Do You Keep Promises to Your Kids?
by Mark Brandenburg MA, CPCC
I was bringing my kids home from a long day of play one Fall night not long ago. It was a difficult ride home, and they were tired, hungry, and whiny. I wanted to get them home as fast as I could.
As we neared our house, my son exclaimed, “You said you’d take us for ice cream!” I cringed when I heard this, because I remembered that I’d promised that I’d take them for ice cream. I began to give excuses concerning why we needed to go home.
They would have none of it.
I turned the car around, and we went to get ice cream.
We got home past their bed time, and they were tired. But there was something that felt good about this ice cream trip. I kept my word to my kids. And my word is something that I always want them to be able to count on.
Your kids will have an incredible memory for the promises you make to them. In fact, you can assume that any promise you’ve ever made to your kids has been remembered.
It’s important to know why this is so. When kids are younger, they have very powerful emotions that dominate their lives. Can you remember how excited you were as a young child when you went to a ball game for the first time or went on a trip?
Kids live in their emotions, and when they hear something promised to them, they get very excited. They can picture the promise happening and keep it with them in a way that’s much more powerful than we’re able to. For this reason, they won’t forget what you promise them. Ever! So don’t even think about making a promise that you might not be able to keep.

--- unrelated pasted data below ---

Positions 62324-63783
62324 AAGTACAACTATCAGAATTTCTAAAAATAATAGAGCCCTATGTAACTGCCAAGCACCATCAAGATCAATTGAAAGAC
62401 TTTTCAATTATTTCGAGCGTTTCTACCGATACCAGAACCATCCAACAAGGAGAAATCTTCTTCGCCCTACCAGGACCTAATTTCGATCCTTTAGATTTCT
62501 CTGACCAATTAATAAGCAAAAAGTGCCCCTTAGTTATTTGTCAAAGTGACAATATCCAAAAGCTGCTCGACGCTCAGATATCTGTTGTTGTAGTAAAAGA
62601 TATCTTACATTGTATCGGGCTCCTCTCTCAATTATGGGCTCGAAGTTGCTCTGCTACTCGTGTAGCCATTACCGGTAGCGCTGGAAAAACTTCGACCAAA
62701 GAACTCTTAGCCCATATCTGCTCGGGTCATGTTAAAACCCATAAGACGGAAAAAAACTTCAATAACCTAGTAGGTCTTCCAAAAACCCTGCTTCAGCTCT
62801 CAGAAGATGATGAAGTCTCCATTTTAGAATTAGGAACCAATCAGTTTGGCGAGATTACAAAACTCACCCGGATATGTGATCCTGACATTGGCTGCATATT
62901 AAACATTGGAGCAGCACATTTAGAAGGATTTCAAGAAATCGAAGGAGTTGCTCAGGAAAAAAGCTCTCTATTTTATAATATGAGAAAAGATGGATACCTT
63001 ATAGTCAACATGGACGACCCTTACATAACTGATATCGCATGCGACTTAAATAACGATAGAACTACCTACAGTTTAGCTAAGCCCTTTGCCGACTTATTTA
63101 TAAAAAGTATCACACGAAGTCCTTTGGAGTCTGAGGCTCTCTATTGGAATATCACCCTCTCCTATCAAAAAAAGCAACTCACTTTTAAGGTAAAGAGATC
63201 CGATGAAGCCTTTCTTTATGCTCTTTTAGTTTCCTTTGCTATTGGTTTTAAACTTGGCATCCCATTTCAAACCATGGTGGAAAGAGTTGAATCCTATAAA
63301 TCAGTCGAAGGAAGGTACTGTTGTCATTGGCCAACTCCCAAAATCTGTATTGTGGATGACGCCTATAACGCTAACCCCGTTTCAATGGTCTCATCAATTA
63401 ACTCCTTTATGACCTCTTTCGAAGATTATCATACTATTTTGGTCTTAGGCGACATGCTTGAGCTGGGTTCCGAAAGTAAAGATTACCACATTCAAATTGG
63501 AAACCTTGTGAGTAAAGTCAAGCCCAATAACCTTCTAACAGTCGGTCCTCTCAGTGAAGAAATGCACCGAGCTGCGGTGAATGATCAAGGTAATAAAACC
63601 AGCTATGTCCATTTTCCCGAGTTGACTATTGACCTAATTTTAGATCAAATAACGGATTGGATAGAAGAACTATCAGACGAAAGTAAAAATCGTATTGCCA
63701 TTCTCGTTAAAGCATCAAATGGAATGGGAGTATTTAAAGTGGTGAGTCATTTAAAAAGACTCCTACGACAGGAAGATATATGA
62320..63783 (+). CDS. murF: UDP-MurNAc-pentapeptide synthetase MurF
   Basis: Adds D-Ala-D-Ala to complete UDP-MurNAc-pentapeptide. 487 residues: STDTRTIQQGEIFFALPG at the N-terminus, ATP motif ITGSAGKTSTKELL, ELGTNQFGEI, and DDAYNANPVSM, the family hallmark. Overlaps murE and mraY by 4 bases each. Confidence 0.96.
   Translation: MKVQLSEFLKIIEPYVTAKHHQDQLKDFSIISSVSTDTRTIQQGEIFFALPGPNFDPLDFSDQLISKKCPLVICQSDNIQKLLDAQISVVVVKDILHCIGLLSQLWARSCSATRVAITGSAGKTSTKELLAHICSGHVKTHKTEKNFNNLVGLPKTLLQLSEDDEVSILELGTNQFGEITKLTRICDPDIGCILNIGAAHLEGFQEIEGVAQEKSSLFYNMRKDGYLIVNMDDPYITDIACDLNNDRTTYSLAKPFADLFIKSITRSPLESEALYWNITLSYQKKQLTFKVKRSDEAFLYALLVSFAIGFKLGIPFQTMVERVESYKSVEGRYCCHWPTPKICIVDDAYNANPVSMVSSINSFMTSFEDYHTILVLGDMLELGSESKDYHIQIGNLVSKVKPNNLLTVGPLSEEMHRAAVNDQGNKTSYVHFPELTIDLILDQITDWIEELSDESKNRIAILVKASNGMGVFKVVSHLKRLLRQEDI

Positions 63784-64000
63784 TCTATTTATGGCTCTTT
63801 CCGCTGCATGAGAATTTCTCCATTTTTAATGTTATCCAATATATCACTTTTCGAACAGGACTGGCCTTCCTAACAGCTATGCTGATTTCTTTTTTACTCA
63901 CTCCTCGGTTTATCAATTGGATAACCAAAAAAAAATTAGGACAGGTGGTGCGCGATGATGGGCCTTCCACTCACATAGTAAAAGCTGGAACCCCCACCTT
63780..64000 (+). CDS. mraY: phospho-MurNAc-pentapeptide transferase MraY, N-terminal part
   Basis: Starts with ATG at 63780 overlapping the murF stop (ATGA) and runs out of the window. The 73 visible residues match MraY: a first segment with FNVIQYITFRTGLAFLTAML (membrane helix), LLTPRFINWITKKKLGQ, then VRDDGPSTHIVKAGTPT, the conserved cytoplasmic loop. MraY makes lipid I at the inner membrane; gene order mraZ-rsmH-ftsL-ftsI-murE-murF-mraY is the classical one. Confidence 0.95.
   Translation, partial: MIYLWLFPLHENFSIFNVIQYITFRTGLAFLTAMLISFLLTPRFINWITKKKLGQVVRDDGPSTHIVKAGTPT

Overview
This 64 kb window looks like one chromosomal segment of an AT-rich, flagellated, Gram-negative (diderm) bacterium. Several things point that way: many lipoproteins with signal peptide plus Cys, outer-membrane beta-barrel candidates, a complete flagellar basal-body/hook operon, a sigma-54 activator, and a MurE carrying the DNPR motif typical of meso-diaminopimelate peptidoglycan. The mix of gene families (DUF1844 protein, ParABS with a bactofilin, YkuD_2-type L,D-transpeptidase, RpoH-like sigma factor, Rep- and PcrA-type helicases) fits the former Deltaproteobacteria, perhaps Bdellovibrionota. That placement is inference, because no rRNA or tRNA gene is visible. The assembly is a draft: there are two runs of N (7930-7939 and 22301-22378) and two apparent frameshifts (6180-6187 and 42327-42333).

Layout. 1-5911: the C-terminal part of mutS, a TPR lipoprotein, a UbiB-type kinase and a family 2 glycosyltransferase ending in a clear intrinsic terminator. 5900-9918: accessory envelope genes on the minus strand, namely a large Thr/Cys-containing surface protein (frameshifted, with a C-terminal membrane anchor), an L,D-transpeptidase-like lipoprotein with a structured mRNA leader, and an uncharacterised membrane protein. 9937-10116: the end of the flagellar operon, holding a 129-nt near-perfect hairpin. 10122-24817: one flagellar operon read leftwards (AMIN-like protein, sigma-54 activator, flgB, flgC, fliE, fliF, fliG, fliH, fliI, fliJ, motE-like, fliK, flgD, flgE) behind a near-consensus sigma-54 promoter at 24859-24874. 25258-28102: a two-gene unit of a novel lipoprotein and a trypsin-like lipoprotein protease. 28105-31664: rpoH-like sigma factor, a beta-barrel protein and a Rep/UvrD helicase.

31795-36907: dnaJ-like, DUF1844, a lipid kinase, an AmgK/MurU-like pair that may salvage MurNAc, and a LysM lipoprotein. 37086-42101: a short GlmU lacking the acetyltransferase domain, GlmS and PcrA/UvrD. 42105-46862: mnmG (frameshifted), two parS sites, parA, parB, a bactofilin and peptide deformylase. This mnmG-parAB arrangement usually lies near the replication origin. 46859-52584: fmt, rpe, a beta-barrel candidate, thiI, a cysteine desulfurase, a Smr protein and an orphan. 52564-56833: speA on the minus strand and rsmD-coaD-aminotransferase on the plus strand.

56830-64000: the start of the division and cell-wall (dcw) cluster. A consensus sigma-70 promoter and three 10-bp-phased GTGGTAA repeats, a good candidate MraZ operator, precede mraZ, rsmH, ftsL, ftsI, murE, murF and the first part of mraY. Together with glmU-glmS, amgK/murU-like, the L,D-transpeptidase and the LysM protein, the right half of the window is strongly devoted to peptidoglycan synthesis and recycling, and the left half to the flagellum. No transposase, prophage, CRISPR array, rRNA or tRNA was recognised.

It doesn’t take too much for kids to begin to lose trust in you. A few broken promises can have a big impact on a child. Very simply, one of your jobs as a father (parent) is to keep your promises. Treat them as sacred, and do what’s necessary to keep them.
Some day your kids may grow up and have their own kids.
Wouldn’t it be nice to see that they’ve learned the importance of keeping their promises with them?
Mark Brandenburg MA, CPCC is the founder of Dynamic Vision: Helping Fathers Succeed. He has an extensive archive of articles that you can access on line.
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